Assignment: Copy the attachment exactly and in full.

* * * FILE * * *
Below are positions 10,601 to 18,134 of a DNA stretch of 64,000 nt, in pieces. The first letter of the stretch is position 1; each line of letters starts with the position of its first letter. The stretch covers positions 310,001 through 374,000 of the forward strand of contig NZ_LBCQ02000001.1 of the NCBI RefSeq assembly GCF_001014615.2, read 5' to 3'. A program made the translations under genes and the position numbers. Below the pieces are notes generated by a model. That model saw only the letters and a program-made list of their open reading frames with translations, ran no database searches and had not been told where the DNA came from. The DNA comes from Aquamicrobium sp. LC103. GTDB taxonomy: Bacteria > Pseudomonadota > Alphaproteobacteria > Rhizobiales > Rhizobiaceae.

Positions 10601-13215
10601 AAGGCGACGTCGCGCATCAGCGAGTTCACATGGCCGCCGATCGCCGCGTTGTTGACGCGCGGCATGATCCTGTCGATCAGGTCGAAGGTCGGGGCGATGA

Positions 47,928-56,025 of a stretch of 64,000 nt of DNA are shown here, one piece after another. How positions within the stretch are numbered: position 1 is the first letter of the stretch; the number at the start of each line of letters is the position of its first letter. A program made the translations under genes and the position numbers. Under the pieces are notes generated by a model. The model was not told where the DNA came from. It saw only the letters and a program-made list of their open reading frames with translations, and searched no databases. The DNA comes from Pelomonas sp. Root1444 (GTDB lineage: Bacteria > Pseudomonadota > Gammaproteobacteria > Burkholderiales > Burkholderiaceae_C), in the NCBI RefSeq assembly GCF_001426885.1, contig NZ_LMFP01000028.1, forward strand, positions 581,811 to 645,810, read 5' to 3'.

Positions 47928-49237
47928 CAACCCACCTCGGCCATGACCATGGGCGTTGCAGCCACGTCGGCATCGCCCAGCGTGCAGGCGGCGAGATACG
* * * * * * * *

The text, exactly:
Below are positions 10,601 to 18,134 of a DNA stretch of 64,000 nt, in pieces. The first letter of the stretch is position 1; each line of letters starts with the position of its first letter. The stretch covers positions 310,001 through 374,000 of the forward strand of contig NZ_LBCQ02000001.1 of the NCBI RefSeq assembly GCF_001014615.2, read 5' to 3'. A program made the translations under genes and the position numbers. Below the pieces are notes generated by a model. That model saw only the letters and a program-made list of their open reading frames with translations, ran no database searches and had not been told where the DNA came from. The DNA comes from Aquamicrobium sp. LC103. GTDB taxonomy: Bacteria > Pseudomonadota > Alphaproteobacteria > Rhizobiales > Rhizobiaceae.

Positions 10601-13215
10601 AAGGCGACGTCGCGCATCAGCGAGTTCACATGGCCGCCGATCGCCGCGTTGTTGACGCGCGGCATGATCCTGTCGATCAGGTCGAAGGTCGGGGCGATGA

Positions 47,928-56,025 of a stretch of 64,000 nt of DNA are shown here, one piece after another. How positions within the stretch are numbered: position 1 is the first letter of the stretch; the number at the start of each line of letters is the position of its first letter. A program made the translations under genes and the position numbers. Under the pieces are notes generated by a model. The model was not told where the DNA came from. It saw only the letters and a program-made list of their open reading frames with translations, and searched no databases. The DNA comes from Pelomonas sp. Root1444 (GTDB lineage: Bacteria > Pseudomonadota > Gammaproteobacteria > Burkholderiales > Burkholderiaceae_C), in the NCBI RefSeq assembly GCF_001426885.1, contig NZ_LMFP01000028.1, forward strand, positions 581,811 to 645,810, read 5' to 3'.

Positions 47928-49237
47928 CAACCCACCTCGGCCATGACCATGGGCGTTGCAGCCACGTCGGCATCGCCCAGCGTGCAGGCGGCGAGATACG